James Freyr
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I would think it does not matter if the berries don't sink, but don't take my word for it. The science part of my brain says "well, they're in the canner being exposed to high temps so all the undesirable microbes are being killed so all should be well". I don't know if those submerged in syrup will end up with a different texture or not as compared to the ones floating. So on the subject of produce being buoyant in their jars, my wife likes to make refrigerator pickles and pepperoncini's because they don't lose their crunch. We've so far been unable to heat process pickles and pepperoncini's that don't turn into floppy rubber things. We discovered last year making delicious crunchy pepperoncini's that they like to float (even after being pricked with a knife) and the ones that don't get submerged in the vinegar & spice solution don't turn out right, in fact developing little mold spots since they're not in contact with the vinegar, so my wife did some research on the interwebs and discovered these nifty inventions. They work great for keeping things submerged, and are suitable for heat processing, and my favorite part, are made of glass and are therefore inert and won't leach toxic ickiness into our food.
 
Stacy Witscher
Posts: 128
Location: SF Bay Area
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Hi Charli, fruit will often float in syrup, the parts above the syrup can mold, but mostly I've found that they just discolor and sometimes the texture is a little off.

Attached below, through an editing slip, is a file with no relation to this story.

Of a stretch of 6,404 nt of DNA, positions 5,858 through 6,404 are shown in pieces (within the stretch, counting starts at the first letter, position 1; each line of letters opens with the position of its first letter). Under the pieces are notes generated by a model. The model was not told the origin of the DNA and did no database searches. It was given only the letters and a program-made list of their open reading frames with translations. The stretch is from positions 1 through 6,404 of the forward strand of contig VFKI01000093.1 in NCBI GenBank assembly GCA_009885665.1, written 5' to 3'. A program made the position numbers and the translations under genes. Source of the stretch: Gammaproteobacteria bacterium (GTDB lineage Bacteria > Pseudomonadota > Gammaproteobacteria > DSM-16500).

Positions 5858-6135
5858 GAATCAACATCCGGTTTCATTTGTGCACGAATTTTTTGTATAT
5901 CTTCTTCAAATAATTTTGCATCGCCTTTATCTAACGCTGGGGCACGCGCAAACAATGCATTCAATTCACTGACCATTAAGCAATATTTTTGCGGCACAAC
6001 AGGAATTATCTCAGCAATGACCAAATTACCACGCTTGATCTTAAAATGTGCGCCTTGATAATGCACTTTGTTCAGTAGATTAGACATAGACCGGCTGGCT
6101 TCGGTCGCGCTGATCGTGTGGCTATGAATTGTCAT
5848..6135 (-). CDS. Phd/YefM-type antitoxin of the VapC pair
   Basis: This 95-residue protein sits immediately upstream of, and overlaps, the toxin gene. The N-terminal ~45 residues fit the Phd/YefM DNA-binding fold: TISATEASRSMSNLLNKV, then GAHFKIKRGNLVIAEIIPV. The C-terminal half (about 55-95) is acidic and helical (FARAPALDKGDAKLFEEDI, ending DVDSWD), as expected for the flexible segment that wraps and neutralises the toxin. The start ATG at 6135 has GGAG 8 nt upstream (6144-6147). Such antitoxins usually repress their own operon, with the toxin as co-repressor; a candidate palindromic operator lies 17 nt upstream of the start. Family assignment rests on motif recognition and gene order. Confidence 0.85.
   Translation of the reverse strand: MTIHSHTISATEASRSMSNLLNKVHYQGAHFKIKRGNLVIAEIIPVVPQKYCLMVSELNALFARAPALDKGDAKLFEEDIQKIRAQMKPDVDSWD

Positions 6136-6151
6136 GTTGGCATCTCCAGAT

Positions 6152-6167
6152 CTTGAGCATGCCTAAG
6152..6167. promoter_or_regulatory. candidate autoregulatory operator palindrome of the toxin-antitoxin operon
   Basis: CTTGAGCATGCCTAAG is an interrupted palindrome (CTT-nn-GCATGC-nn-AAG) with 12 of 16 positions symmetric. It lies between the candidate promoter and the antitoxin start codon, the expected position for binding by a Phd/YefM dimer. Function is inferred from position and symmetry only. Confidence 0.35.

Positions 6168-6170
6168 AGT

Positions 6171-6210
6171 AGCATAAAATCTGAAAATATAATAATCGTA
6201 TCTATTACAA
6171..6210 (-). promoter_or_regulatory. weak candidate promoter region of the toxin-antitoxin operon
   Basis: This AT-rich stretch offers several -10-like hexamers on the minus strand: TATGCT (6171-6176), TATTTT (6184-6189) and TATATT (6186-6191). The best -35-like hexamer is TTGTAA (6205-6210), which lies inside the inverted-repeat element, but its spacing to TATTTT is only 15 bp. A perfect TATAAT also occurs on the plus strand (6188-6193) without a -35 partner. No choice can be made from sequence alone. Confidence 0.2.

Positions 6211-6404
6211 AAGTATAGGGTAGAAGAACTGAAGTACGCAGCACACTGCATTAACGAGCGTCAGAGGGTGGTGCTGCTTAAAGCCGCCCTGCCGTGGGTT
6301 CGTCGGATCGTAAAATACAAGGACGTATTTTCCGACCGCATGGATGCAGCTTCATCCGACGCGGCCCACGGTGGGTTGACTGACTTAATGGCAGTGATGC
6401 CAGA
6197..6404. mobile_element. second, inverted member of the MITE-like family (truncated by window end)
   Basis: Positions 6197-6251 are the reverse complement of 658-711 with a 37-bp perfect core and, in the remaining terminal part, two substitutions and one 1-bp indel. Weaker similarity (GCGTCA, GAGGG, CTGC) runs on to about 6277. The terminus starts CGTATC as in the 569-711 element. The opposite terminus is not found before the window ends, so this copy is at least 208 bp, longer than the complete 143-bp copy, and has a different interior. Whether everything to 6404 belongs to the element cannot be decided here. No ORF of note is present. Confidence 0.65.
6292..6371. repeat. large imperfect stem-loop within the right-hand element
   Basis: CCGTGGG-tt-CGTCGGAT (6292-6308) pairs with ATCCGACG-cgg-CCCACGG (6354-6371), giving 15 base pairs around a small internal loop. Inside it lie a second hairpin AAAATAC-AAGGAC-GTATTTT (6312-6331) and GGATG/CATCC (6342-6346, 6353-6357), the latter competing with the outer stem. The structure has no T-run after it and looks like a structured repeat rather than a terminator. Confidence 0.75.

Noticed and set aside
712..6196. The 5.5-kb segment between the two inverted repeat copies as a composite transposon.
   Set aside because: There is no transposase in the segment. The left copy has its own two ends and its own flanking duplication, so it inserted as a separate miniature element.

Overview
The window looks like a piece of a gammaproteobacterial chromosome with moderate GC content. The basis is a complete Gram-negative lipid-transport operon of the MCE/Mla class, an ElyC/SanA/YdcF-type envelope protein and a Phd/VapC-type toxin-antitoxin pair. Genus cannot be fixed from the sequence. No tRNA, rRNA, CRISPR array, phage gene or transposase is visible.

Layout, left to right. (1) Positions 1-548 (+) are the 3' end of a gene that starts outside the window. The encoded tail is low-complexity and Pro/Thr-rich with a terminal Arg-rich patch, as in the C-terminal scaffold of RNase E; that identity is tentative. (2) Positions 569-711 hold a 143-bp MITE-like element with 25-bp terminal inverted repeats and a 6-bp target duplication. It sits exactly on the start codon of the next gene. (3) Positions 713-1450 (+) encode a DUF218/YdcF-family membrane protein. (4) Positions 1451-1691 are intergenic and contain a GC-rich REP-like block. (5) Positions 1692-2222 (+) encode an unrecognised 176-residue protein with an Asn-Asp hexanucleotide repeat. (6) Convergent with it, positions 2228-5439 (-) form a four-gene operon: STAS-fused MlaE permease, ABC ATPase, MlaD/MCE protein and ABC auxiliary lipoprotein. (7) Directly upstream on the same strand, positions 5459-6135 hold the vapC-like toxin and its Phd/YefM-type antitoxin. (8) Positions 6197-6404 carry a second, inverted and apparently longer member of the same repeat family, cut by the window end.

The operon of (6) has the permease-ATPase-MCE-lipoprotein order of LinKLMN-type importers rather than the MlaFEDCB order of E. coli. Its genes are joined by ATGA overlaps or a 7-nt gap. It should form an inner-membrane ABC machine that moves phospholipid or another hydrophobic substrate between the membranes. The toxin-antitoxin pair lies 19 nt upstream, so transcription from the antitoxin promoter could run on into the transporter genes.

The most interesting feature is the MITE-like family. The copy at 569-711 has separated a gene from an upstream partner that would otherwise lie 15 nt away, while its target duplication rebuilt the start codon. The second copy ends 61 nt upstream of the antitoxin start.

James - I've had the best luck keeping pickles crunchy utilizing the low temperature pasteurization method. It's a little more fussy, but I do like a crisp pickle. I do half of my pickles just as refrigerator pickles and half low temperature pasteurization for shelf stable pickles.

Good luck with your canning endeavors.
 
James Freyr
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Hey Stacy I've never considered low temp pasteurizing for shelf stable pickles. Will look into that. Thanks!
 
Charli Wilson
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Location: Derbyshire, UK
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They don't look very pretty...



I can't find any jar weights here, I'm going to try making my own ceramic ones though.
 
Thyri Gullinvargr
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This site has some options that are intended for fermenting but I'm guessing could be used for canning. Examples are using an apple slice or a smaller jar as a weight.
https://www.farmcurious.com/blogs/farmcurious/58156485-diy-fermenting-weights

Here's another option, although "seat belting" wouldn't work with your raspberries. You could use an apple like the first site though...
http://www.wellpreserved.ca/how-to-stop-pickles-and-fruit-from-floating-when-preserving/
 
James Freyr
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I think your raspberries look beautiful